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Breast cancer linked to depression

TEHRAN, IRAN. Many women believe that stress and depression increase the risk of breast cancer. Iranian researchers have now confirmed this belief. Their study involved 3000 women attending a breast cancer screening clinic in Tehran during the period 1997-1999. Data were collected regarding age, education, marital status, age at first menstruation, age at first full-term pregnancy, family history of breast cancer, menopausal status, oral contraceptive use, presence of depression and anxiety, and overall health. A diagnosis of breast cancer was made for 243 patients. The data for these patients were combined with that from 486 cancer-free controls and analyzed.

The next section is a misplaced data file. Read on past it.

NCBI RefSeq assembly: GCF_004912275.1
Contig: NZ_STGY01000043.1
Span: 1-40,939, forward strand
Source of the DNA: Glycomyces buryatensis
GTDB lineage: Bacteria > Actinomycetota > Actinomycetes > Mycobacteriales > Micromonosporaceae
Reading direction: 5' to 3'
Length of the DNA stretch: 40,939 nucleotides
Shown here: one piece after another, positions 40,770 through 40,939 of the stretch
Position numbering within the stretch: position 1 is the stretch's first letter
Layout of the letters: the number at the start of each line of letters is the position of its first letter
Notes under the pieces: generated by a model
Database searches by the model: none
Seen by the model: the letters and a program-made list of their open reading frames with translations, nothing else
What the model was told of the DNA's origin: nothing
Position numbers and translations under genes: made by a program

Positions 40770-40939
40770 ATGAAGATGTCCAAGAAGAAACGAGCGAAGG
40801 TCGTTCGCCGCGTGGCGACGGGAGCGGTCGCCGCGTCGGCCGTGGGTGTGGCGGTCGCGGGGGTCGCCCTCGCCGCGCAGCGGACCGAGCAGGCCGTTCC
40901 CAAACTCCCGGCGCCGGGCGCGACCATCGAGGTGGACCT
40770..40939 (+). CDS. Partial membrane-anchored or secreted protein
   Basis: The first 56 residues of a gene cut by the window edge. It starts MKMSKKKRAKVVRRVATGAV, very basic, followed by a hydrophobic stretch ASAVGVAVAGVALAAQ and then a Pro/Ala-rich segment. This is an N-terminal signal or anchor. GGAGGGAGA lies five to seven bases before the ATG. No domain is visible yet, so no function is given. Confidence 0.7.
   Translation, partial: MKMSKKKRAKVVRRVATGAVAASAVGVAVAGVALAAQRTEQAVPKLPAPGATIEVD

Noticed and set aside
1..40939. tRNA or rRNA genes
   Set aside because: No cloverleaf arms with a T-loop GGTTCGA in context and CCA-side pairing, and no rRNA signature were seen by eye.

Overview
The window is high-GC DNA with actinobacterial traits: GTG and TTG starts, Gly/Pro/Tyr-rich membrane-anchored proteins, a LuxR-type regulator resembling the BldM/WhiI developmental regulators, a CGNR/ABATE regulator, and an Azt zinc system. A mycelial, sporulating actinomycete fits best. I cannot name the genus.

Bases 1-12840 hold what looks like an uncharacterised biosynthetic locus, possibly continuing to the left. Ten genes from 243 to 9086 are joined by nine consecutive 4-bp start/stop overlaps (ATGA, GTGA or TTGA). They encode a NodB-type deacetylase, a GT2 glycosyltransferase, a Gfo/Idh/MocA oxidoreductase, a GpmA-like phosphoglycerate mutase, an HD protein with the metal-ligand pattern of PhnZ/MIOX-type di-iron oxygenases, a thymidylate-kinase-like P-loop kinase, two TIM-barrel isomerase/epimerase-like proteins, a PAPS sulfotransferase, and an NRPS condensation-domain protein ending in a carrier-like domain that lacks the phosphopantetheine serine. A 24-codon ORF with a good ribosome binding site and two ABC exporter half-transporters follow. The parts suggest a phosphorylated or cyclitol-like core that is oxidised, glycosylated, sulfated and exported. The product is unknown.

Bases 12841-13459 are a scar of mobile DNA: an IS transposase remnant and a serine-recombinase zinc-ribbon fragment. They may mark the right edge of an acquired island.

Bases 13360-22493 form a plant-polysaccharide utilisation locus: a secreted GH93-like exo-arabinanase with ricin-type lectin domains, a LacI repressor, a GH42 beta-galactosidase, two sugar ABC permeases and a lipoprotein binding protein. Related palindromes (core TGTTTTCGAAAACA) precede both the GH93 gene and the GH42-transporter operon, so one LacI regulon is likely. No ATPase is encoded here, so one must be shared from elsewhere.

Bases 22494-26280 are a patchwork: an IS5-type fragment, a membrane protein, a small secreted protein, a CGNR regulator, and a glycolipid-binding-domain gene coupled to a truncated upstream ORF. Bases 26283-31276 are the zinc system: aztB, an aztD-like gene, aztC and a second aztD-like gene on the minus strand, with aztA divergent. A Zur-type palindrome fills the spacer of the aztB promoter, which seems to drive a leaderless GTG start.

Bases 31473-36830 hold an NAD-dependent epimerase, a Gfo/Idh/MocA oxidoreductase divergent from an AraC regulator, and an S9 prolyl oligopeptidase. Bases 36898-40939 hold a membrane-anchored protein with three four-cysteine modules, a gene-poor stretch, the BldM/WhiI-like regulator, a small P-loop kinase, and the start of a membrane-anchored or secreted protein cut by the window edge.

The researchers confirmed that early age at first menstruation (menarche) and a family history of breast cancer are potent risk factors for breast cancer. However, they also found a strong association between depression, anxiety, a feeling of hopelessness, and loss of interest and pleasures and the risk of breast cancer. Women who were depressed and hopeless had almost twice the risk of developing breast cancer than did more cheerful and upbeat women even after allowing for other known risk factors.
Montazeri, A, et al. The role of depression in the development of breast cancer: analysis of registry data from a single institute. Asian Pacific Journal of Cancer Prevention, Vol. 5, No. 3, July-Sept. 2004, pp. 316-19

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